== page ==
What Brands Can Learn from the NBA in Social Media

The NBA is using Facebook and Twitter to enhance audience targeting in ways that most companies are not. The NBA’s emphasis is on maximizing engagement opportunities and promoting brand awareness that drives users towards commerce. That outlook involves the use of a strategy that follows several principles which any brand can adopt.


The NBA is a galaxy of larger than life characters, most with their own personal brands and spin-off product endorsements. The NBA’s official media tends to promote tweets and Facebook fanpages of players and industry figures with a laser-targeted focus on impacting brand recognition and driving local fans back to ecommerce. The NBA draws that collective fan base to its anchor site, NBA.com and encourages them to register with content teases and then pulls social media followers into a loop of opt-in data sharing.
The Facebook Fan Page for Miami Heat player LeBron James, which boasts 5.5 million likes, offers a mixture of exclusive content and Twitter-fed daily posts from the star, all referencing the “main” brand – the Miami Heat. Unlike many branded Fan Pages, exclusive content posts are frequent and invite individual responses from top posting fans, and updates draw users to Twitter with allusions to more opportunities to interact in “exclusive” follower conversations.
On The_Real_Shaq Twitter page, 63 percent of tweets are replies to fans. This promotes not only brand affinity but also grows the consumer analysis base virally as followers retweet a “personalized” reply across their social channels. This approach to fostering brand-consumer connections doesn’t have to take the form of a personalized letter from the CEO to a product’s most active fans, but the personification of the brand online needs to be measurably productive. Social media connections need to constantly work at creating an ongoing conversation which engenders trust and a sense of community in consumers.
Consumers share personal information with brands that they believe they know intimately and therefore trust. Creating organic buzz on a website around useful content or product news gives customers an impetus to keep interacting with what would otherwise be a useless silo of expressed consumer interests.
Brands need to generate consumer-brand intimacy that will eventually induce consumers to register for exclusive content and then opt-in to share personal data in exchange for that content. This data, in turn, provides valuable costumer insights that can help fine-tune customized audience segments.
Many brands tend to look at interest as an indicator of social media ROI – one million “likes” is equated with success –  and this is a mistake. Converting users into customers is more important than creating an active, chatty fan base. Audience segments need to be targeted according to specific, measurable performance goals that have linear connections to a bottom-line objective.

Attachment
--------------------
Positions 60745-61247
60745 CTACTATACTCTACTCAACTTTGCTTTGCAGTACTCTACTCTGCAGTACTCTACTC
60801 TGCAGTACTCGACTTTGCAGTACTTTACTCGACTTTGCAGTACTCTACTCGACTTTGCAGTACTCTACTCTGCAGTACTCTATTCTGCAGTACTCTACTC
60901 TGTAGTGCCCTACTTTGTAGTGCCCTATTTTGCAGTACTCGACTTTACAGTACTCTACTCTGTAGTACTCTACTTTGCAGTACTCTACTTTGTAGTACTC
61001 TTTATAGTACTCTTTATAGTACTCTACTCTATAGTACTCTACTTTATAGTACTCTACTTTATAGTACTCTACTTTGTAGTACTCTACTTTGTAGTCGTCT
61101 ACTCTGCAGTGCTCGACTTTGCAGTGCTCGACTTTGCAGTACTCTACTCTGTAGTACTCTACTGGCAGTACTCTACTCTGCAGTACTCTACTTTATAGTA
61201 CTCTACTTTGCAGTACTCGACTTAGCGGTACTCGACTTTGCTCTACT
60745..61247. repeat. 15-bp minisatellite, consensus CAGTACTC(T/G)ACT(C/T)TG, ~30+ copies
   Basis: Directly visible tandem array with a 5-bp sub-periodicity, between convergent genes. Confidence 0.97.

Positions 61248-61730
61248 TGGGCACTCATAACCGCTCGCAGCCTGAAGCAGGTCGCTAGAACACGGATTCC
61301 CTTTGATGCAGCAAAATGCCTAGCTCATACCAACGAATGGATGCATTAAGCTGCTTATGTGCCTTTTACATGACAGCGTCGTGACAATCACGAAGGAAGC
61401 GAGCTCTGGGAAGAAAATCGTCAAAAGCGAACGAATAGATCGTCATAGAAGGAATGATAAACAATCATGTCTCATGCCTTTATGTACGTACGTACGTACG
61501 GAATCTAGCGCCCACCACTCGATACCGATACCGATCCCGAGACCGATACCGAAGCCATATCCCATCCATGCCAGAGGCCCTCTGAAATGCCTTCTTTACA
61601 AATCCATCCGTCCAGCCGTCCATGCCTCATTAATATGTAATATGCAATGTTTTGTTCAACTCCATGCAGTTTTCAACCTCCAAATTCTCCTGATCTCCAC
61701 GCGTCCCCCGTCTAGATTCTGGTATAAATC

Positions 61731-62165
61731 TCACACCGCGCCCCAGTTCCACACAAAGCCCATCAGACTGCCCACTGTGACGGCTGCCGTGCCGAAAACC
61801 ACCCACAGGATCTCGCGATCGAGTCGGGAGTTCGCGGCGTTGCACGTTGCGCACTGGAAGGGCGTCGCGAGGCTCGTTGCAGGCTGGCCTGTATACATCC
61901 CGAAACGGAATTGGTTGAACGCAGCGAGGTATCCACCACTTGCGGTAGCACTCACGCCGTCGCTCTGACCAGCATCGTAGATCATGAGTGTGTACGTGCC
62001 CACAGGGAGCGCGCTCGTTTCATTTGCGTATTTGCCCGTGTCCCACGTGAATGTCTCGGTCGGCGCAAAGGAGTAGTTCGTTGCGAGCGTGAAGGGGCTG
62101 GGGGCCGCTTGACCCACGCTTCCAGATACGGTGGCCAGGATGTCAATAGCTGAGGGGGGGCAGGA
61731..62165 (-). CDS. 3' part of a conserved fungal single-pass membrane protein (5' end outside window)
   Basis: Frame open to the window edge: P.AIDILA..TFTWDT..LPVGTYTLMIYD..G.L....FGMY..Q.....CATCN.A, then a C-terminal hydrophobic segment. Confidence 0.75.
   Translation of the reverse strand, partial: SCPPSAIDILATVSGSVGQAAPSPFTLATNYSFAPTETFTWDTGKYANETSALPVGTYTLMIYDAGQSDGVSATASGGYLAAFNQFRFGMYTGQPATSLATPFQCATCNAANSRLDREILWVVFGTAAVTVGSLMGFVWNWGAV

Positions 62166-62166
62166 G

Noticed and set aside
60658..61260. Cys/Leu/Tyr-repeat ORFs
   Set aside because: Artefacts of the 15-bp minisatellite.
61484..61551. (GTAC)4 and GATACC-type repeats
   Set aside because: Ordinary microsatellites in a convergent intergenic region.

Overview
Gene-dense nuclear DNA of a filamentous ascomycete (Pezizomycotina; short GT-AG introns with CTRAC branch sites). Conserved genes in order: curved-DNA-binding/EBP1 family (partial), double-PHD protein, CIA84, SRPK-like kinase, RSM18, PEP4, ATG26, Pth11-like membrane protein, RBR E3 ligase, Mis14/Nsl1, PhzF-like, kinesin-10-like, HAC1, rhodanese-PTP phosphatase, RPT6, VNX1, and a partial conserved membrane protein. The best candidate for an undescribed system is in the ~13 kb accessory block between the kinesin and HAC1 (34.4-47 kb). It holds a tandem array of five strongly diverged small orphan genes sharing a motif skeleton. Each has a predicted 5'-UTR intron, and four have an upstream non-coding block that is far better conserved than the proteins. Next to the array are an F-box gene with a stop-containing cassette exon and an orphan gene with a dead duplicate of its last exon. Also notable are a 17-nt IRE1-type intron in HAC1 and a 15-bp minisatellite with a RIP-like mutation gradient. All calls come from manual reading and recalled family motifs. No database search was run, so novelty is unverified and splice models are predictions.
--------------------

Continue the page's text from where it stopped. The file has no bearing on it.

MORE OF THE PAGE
“Plan ahead for how you will monetize your fan base once you’ve grown it,” said Jon Siegel, CEO and Founder of FanAppz, a social media technologies firm that works with the NFL and NBA. “This is where even brands with huge followings often fall short. They haven’t figured out how to effectively generate revenue from their fan base, and without a clear path to monetization, people are throwing darts in the dark and then wondering why they didn’t get the results they had hoped for.”
Content, regardless of quality, can eventually result in overload if a consumer is coming to a brand’s site for quick bites of manageable info and receiving a waterfall of posts instead. Context is critical for maintaining consumer engagement that ends up in better data and more conversions. Content and brand outreach should make sense in the context of consumer’s daily lives as well as the goals of the strategy itself.
“During the playoffs, the NBA put their fan base to work by unleashing a torrent of content that turned the NBA Facebook page into a daily destination for fans,” stated Siegel. “This turned its millions of fans into vocal brand advocates and drove millions of video stream impressions on NBA.com.” There’s more than just current affairs awareness involved in getting branded content. Social media audiences are consumers and should be treated as such.
Website users who watch a cool video and then don’t get another reason to come back later are being thrown back into the ether. This happens if there is no clear path towards converting that viewer to a consumer. Each social interaction should contain a CTA that invites the user to share more data in exchange for an added value or an opportunity for richer engagement.
Social media ROI isn’t a myth, it’s just vastly misunderstood. Creating conversions and active consumer connections are the goals of every strategy, and that means turning fan pages and twitter pages into something more than virtual bumper-stickers.

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